You may have noticed that we changed from asking people to provide a spit sample, to asking people to do a cheeky swab to join the stem cell register. We thought you might have some questions, so here’s everything you need to know about the switch to swabs:
Why did you change the way you recruit donors ?
At Anthony Nolan, we regularly review our processes to make sure we are working in the most efficient way possible.
This includes thinking about the way we recruit donors. We want to achieve our goal of finding the best possible match for everyone in need of a transplant, so we’ve decided to stop collecting spit samples, and will use swabs to collect cheek cells instead. This is because:
All of this will help us to achieve our aim of recruiting 100,000 new donors a year by 2020, which will in turn, help Anthony Nolan give a second chance of life to more people with blood cancer.
What is a swab?
It’s a good question! A cheek swab resembles a longer version of a cotton bud and is used to collect cells from the inside of a person’s cheek. People signing up to the register use the swabs to rub the inside of their own cheek to collect cells, which will then be tissue typed and added to our stem cell register.
How do I use a swab?
Doing a cheeky swab is easy! There are clear instructions on the packaging sent out to donors who apply online, and our volunteers are trained in explaining the process at events. Watch our animation to see how it’s done:
Is the sample you get from swabs as good as the sample you get from spit kits?
Yes. We have carried out extensive testing, and we are able to successfully recruit donors to the Anthony Nolan register using swabs.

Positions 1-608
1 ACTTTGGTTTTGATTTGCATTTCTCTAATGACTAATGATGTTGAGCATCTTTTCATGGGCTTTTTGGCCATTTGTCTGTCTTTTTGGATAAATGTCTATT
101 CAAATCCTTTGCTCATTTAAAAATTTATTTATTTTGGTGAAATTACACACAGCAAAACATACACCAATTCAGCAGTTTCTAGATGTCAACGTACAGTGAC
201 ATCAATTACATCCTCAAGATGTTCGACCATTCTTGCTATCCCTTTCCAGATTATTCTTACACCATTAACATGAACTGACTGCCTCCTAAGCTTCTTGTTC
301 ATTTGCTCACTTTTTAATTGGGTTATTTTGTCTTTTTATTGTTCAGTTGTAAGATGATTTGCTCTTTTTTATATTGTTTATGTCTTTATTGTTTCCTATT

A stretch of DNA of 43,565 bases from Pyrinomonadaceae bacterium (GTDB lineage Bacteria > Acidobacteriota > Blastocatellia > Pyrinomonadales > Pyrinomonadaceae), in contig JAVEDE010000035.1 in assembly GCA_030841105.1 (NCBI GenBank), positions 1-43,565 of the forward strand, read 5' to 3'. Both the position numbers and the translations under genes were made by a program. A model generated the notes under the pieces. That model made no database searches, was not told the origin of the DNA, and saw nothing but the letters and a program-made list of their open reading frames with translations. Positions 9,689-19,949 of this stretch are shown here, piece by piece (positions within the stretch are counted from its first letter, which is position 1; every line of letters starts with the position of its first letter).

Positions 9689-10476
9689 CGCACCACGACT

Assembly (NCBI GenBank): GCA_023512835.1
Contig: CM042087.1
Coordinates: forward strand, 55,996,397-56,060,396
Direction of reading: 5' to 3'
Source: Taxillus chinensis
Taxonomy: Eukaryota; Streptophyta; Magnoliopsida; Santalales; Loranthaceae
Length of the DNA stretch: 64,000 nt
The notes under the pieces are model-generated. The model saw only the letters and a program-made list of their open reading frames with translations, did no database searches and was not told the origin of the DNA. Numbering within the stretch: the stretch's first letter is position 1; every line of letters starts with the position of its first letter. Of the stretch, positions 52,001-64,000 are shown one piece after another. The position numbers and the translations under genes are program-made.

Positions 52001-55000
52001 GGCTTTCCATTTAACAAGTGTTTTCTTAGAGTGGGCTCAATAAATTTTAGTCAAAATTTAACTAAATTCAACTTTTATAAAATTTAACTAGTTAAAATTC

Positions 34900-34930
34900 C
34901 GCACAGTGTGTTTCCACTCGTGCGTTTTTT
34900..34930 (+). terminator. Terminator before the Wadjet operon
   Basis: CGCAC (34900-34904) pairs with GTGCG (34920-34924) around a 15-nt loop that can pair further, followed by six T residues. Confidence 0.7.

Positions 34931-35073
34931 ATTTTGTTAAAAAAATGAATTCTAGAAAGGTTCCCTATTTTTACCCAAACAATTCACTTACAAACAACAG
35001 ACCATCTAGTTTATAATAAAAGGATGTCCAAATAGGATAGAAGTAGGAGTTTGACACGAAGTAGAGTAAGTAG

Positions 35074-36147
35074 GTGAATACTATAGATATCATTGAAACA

If I signed up by giving a spit sample, do I need to sign up again?
No. Whichever method you sign up by, you’ll be on our register in exactly the same way, and ready to save someone’s life. There’s no need to apply again.
Why haven’t we switched to swabs before now?
We last looked at the way we recruit donors to the Anthony Nolan register back in 2012. At that time, swabs were a relatively new method for collecting DNA, and it wasn’t clear whether we would be able to extract the information we need to add donors to our register. So, we made the decision to keep using spit kits.
Now, swabs are used much more widely and we have also carried out extensive trials which have shown we’re able to accurately tissue type new donors using swabs, in order to add them to our register.
Will switching to swabs cost Anthony Nolan money?
We’ve invested a relatively small amount to develop and test recruiting donors using swabs. Sending out swab packs is actually cheaper than sending out spit kits, so we will be saving money that we can invest in recruiting even more donors to the register.